Things gets really cringey when Offutt invokes the naive reasoning that if all these once unknown creatures are now real, why couldn’t something like Bigfoot be out there – a possible remnant Gigantopithecus, Neanderthal, or unknown species of North American ape.

“Whatever Bigfoot is, I think it just may be out there. I have faith in you, big guy.”

Ugh. So is the purpose of this book to promote belief in legendary monsters? I don’t know. 

Adding to the overall problems with this volume is the use of recent anecdotes pulled from unreliable internet sources (such as forum posts). This is an awful practice that should only be used when there is a clear justification (e.g., to note first use or trends). I was glad to see some original news sources in Chasing Monsters but the good sources are outweighed by some stinkers. For example, he uses a story from “an account on about.com by an anonymous author who posted as ‘Bob'”. For some entries, there are no sources provided and these are cited as “cases not specific enough for a reference”. That is unacceptable. If the stories exist, they have a source.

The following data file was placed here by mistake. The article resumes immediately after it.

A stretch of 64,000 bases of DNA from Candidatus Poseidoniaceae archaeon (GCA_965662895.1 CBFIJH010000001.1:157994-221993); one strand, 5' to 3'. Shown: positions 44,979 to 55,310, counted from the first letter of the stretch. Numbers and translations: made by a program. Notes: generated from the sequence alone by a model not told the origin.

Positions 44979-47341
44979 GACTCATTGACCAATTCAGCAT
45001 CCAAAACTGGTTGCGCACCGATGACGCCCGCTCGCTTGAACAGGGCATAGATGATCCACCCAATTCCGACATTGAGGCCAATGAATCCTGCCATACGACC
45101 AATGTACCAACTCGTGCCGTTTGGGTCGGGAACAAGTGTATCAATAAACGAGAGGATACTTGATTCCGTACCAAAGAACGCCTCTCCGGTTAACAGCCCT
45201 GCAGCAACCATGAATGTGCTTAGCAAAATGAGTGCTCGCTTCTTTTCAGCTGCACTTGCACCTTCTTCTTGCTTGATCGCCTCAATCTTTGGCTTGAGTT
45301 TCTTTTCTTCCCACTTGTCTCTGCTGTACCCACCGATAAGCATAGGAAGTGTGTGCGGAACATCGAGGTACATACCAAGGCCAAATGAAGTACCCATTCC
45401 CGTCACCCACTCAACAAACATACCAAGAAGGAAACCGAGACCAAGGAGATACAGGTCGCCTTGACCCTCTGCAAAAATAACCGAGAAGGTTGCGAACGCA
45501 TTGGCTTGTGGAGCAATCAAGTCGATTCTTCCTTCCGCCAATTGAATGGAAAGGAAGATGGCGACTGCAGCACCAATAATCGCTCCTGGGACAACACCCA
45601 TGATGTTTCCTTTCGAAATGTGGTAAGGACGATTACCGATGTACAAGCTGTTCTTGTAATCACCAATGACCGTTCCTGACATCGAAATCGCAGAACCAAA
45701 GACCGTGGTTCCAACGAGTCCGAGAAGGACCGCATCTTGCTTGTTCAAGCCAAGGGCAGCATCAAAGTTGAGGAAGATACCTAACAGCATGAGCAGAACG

I kept going in the book, getting more annoyed, until I got to the New York chapter. Included was the illustrator’s dramatic depiction of the Montauk Monster. Except it wasn’t; it was another one of these same critters sighted along the East River years later. Why not include the more popular Montauk Monster? The only reason I could guess was that the Montauk beast has its own Wikipedia entry that clearly states it was a raccoon carcass. This “East River monster” had fewer internet references (because we’d already exhausted the Montauk Monster hype) so it couldn’t be as easily googled for an answer. There was no mention in the entry of it being a dead raccoon. I became so irritated by this point, I stopped reading and skimmed the rest. 

Stop me if you’ve heard this before